Being in debt can create an element of fear if you are worried that you will not be able to meet your monthly payments.
I understand. I was once asked what my biggest fear was. My immediate response – not being able to repay my debt.
This fear was one of my many blocks of money and it was not rational. I was super vigilant about paying my credit cards in advance. I loved the dopamine shot I got by transferring any amount from my checking account to my credit card. Sometimes I did it daily!
When I bought my first car at 20, I needed a loan to pay it off. I was determined to pay as soon as possible. I was constantly playing with a loan repayment calculator, running scenarios on the effect that additional payments would have on interest and the term of the loan. I vividly remember the feeling of relief and accomplishment I felt when I paid it off earlier.
I was obsessed with knowing exactly what I owed at all times, what my payments were, and figuring out when I thought I could be debt free.
I had a stable, reliable and relatively well-paid job and could easily afford the installments. Yet having this loan held me back in so many ways that every extra penny available went toward paying it off.
How did I erase this particular block of money? Being aware of its existence and its negative impact on my mental and financial health was key.
I looked back to find out why I felt this way about debt. I’m sure it’s no surprise to hear that this was rooted in childhood experiences.
But awareness was not enough to move me forward. The partner of consciousness is clarity. Without clarity, we make uninformed decisions.
I find our brains tend to either have rosy financial situations or only see them through pessimistic and worst-case scenarios. Both views often result in a lack of action.
Clarifying your financial situation is the best way to eliminate any prejudices you may have had about your situation so that you can finally begin to reach your financial goals.
I recently worked with two people who were fed up with taking on debt. They wanted help breaking out of the debt cycle and living paycheck to paycheck because of it.
A client told me that her debt was 115,000 Dh. According to her online bank statements, she had various credit cards and a personal loan. Unfortunately, that was not the whole story of his situation.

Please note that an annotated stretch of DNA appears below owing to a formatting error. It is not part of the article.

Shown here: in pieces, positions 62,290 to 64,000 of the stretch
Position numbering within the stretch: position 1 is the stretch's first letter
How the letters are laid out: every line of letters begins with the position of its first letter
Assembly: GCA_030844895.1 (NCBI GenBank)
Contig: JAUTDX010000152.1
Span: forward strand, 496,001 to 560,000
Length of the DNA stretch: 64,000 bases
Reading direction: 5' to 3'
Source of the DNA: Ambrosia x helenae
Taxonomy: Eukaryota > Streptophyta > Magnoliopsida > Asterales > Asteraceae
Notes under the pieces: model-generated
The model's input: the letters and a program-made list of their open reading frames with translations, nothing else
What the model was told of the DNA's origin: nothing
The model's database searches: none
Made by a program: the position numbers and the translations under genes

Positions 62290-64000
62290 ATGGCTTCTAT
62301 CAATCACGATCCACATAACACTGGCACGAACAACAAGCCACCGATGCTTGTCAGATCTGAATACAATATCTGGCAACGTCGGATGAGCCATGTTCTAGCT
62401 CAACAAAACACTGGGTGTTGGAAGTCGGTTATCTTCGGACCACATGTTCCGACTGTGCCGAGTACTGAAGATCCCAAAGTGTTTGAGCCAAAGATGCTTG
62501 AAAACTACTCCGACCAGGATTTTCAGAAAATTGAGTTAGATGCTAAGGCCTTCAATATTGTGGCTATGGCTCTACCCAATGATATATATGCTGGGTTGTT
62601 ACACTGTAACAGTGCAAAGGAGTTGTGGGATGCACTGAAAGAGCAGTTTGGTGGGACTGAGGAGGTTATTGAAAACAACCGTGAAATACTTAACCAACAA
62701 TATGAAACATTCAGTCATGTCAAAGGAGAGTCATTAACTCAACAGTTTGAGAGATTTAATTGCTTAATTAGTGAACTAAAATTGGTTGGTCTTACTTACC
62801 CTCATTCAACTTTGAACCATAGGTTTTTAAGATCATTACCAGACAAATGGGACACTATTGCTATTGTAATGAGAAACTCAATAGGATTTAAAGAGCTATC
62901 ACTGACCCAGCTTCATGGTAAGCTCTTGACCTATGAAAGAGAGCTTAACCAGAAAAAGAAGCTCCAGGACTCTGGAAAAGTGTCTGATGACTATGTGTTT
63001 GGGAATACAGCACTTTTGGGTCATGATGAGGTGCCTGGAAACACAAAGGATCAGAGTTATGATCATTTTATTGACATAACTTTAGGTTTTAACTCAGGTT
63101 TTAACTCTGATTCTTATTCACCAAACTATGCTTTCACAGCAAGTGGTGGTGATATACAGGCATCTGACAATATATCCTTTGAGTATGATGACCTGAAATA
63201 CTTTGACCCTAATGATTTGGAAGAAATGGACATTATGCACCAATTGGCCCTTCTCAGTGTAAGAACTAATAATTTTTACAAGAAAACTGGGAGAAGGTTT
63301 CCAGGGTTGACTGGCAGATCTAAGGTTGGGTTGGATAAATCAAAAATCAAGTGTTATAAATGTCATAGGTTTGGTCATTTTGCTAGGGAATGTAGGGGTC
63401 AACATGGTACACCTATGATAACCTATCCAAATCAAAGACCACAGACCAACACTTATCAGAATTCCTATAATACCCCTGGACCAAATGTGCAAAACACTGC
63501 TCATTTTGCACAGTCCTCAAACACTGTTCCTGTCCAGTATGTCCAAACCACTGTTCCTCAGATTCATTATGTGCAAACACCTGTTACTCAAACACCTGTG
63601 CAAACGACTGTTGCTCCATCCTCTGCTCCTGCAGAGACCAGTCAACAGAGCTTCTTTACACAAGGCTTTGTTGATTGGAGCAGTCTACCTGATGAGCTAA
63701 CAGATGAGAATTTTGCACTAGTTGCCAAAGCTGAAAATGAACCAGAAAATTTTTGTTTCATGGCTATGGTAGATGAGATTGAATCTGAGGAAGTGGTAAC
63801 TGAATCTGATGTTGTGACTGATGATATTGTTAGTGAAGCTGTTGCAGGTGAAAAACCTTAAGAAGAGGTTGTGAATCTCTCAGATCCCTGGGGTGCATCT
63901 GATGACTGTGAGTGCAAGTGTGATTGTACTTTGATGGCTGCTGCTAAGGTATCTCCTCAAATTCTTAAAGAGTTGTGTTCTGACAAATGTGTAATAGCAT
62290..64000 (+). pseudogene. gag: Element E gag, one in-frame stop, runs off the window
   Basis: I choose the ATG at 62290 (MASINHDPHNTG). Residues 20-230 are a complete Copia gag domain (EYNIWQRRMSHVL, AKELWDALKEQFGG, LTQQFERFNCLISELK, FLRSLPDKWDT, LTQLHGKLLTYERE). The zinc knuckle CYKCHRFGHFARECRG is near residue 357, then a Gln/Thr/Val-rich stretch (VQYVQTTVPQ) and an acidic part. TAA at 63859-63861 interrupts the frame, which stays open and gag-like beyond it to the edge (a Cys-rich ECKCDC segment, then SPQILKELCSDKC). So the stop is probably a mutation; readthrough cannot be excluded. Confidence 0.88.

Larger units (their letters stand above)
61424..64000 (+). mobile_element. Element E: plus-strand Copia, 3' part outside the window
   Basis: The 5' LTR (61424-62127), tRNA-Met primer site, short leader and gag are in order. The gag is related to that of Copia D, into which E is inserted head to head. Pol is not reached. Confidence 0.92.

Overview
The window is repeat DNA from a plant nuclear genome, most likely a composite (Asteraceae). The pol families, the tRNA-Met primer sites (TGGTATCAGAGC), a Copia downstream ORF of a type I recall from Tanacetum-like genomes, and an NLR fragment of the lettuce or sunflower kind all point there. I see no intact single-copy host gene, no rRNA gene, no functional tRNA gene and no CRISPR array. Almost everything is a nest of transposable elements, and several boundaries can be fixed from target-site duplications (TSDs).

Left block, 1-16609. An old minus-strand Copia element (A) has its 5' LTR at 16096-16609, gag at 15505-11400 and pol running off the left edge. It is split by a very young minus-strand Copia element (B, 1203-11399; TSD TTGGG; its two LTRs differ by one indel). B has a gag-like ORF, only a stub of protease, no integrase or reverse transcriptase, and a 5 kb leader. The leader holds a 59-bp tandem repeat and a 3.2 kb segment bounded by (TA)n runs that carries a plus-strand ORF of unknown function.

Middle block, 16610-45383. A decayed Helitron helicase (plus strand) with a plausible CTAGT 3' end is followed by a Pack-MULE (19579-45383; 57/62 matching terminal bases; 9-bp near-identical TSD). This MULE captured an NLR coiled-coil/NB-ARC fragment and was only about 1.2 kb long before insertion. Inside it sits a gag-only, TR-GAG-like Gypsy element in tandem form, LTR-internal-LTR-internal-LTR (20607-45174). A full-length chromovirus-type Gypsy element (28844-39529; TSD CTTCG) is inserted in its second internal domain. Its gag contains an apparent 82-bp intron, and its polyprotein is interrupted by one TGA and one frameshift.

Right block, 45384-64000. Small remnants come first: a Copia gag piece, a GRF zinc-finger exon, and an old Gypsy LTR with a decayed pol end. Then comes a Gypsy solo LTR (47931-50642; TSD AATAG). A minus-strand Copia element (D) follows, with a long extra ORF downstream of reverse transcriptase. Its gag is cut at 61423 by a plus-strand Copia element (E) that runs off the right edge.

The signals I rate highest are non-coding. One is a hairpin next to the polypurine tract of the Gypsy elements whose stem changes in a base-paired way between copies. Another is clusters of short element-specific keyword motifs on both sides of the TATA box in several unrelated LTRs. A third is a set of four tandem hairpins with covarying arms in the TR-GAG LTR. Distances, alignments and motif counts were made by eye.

When I looked at his finances, I found buy-now and pay-later agreements and several credit card conversion loans. When we added the balances on these lines of credit, his debt was closer to Dh 220,000.
It was a big leap and a real shock for her. She knew these things existed, but since balances aren’t listed anywhere on her banking portals, she didn’t consider them to be part of her outstanding debt.
She admitted that she didn’t understand them, how they worked or how much she paid them. She does not receive the loan statements. It’s as if they don’t exist. She is not alone in this case.
Already this month, I spoke to two people in a similar situation. And they weren’t the first two either.
They both recalled a sales rep strongly advising them to take out credit card conversion loans. They were told that the loans were a financial blow to them. The agents convinced them that it would help them financially.
Neither person was made aware of interest rates, administration fees, default penalties, or even the basic mechanics of how they work. There was no paper trail or signed documents to review.
They are similar to ghost loans, hiding out of our sight to show up on your credit card every month to give you financial fear and keep you confused as to why you are unaware of the situation financially.
This type of line of credit helps keep your head in the sand. It allows people to spend beyond their means, often even encouraging it. Interest rates are high. I saw one with an annual percentage of 92%!
Payments are charged to your credit card, so the bank often doubles the fees by charging interest on the loan, while also earning interest on the payout amount if you don’t pay your credit card balance in full. credit every month.
It’s a vicious trap for uninformed and confident customers.
It’s important to remember that financial clarity is your superpower. We measure what we can see. Or to put it another way, what gets measured gets done.
How can you plan to pay off a debt that lurks in the shadows and yet never seems to go away? Bring it out of the shadows and into the light, that’s it.
Do you know the total amount of your debt?
Carol Glynn is the founder of Conscious Finance Coaching
Updated: November 19, 2021 5:00 a.m.